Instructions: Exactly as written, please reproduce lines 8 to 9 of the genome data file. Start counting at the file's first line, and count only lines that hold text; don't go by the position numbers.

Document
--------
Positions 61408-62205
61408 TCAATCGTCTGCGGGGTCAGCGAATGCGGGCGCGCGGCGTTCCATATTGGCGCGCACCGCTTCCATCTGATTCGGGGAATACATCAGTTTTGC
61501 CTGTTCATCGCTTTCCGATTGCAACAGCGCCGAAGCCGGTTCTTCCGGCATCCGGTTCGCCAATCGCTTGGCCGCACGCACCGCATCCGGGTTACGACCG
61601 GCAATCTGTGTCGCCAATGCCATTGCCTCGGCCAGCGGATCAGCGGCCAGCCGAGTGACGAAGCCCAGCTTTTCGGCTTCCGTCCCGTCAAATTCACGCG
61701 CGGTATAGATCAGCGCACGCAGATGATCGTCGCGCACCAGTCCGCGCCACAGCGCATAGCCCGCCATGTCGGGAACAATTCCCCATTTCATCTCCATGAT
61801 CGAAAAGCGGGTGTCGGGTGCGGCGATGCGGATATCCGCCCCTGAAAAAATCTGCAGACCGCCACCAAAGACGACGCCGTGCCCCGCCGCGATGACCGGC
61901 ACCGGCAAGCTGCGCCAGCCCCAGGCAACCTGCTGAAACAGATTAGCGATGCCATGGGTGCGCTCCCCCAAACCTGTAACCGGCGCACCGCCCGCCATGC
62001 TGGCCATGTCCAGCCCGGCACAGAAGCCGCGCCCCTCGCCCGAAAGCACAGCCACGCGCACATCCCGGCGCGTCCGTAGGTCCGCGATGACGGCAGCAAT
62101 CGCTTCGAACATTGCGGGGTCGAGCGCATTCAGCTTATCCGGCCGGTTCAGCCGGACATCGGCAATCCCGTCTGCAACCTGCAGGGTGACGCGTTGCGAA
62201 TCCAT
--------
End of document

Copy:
62001 TGGCCATGTCCAGCCCGGCACAGAAGCCGCGCCCCTCGCCCGAAAGCACAGCCACGCGCACATCCCGGCGCGTCCGTAGGTCCGCGATGACGGCAGCAAT
62101 CGCTTCGAACATTGCGGGGTCGAGCGCATTCAGCTTATCCGGCCGGTTCAGCCGGACATCGGCAATCCCGTCTGCAACCTGCAGGGTGACGCGTTGCGAA